Design thinking for food culture

A Gezellig Guide to Amsterdam's Quaint and Quirky 'Nine Streets'


‘Gezellig’ is a word we’d like to adopt. It’s Dutch, and without any direct English translation, it’s probably easier to describe visually than verbally, but we’ll give it a go... ‘Gezellig’ is basically everything that gives you the warm fuzzies. 

Candlelit cafes when it’s cold outside; your mum’s recipes; a picnic with friends; cosiness, comfort, curling up with a hot water bottle and a good book; your new shoes, simply because they make you happy; all of these things are ‘gezellig’ and there are a lot more besides.  Simple pleasures, we think, is the best way for us to put it, and it sums up the Dutch outlook on life.

We discovered it on a recent trip to Amsterdam and it was most prevalent in a funky little area called ‘The Nine Streets’ (De Negen Straatjes), just a short stroll from the bustle of Dam Square.  It’s bursting with a mix of unique boutiques, cafes, bars, speciality food and drink shops and was one of our favourite places to explore.

The streets are narrow and the shopfronts are tiny but behind each window lies a strong personality; here’s a whistlestop tour of just a few of the surprises you’ll see scattered among the much-loved Negen Straatjes.

Bakkerij Paul Année has an unassuming exterior with a small display of wares, but don’t let that fool you; it’s considered one of the best bakeries in Amsterdam – the perfect place to visit in preparation for De Kaaskamer, a cheese heaven down the same street with a glowing interior that draws you right in. Chocolaterie Pompadour is a patisserie and chocolaterie of great calibre just across the way and is packed with treats if you’d prefer something more decadent which can be enjoyed inside or taken away.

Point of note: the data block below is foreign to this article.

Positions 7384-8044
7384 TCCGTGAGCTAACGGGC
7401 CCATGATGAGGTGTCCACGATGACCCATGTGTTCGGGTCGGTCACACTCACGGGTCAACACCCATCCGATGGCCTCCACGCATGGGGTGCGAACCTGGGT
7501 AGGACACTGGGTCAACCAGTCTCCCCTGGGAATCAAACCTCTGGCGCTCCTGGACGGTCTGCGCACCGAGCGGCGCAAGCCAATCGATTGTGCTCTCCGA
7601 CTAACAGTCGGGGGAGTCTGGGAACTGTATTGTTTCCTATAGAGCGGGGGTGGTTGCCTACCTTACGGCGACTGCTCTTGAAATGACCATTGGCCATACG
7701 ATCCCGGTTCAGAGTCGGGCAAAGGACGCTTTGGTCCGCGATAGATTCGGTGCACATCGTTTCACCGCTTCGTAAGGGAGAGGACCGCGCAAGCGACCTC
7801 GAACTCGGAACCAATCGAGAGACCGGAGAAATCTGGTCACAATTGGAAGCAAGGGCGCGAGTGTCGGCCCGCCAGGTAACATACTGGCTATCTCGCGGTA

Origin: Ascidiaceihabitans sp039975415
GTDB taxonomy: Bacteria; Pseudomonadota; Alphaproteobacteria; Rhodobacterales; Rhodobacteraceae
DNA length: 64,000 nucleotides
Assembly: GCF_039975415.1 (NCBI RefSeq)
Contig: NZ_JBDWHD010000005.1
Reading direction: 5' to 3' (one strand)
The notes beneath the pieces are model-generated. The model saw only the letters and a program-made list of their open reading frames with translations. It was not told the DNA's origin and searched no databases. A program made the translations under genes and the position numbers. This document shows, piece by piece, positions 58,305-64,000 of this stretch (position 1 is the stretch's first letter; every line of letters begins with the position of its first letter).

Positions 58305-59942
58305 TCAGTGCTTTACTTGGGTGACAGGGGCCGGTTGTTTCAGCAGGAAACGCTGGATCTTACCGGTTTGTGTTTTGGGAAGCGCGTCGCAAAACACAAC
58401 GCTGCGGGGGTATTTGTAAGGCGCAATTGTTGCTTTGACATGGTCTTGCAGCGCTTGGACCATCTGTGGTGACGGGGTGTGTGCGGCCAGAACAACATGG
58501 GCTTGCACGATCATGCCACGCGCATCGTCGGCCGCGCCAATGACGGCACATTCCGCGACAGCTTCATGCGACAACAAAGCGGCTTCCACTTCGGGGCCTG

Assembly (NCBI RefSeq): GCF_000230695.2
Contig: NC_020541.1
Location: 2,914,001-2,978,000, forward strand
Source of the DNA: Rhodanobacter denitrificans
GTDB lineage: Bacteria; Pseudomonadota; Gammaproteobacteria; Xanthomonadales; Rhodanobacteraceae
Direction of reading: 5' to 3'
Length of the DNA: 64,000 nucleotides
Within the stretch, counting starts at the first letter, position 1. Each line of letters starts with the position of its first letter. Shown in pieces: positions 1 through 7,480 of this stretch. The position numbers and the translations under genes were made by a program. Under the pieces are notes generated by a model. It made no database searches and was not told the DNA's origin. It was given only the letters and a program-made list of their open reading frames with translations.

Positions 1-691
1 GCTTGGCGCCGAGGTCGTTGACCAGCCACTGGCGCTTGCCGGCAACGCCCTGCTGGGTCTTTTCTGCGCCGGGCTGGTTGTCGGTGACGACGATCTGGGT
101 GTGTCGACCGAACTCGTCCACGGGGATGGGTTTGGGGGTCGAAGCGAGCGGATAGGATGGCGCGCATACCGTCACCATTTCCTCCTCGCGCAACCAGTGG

Brix is a stylish contemporary bar/eatery with a New York jazz-style ambience, and the very hip ‘bar-with-no-name’ just across the street at Wolvenstraat 23 comes complete with a sign prohibiting laptops as they are ‘neit zo gezellig’ (ie not very nice, unfriendly, unsociable).  Lunchcafe Neilsen, with its unusual and quaint frontage, is a great place for a hearty breakfast or interesting sandwiches at lunch – try the apple, fennel, aubergine, alfalfa, courgette and mango chutney sandwich, grilled on dark brown bread.

And if you need a pick-me-up after all the exploring, Screaming Beans café is well known for its slow-dripped coffee, locally-roasted, and knowledgeable baristas. Or take it home instead; Kaldi is a sophisticated little store with a wide selection of specialist coffees and teas and associated designer accoutrements.

This is a mere glance at several of the more than thirty bars/eateries/speciality stores to be discovered throughout the Nine Streets, all of which are pure ‘gezellig’ with their friendly staff, inviting interiors and warm glows. 

With Amsterdam’s diverse range of international influences (Indonesian is a national cuisine as well as Dutch), the fact that we haven’t even mentioned that many pubs brew their own beers (and they’re very, very good at it), and the excellent hotels which often have a designer feel whatever the budget; we defy you to tire of this city, of which we’ve only shared a tiny part.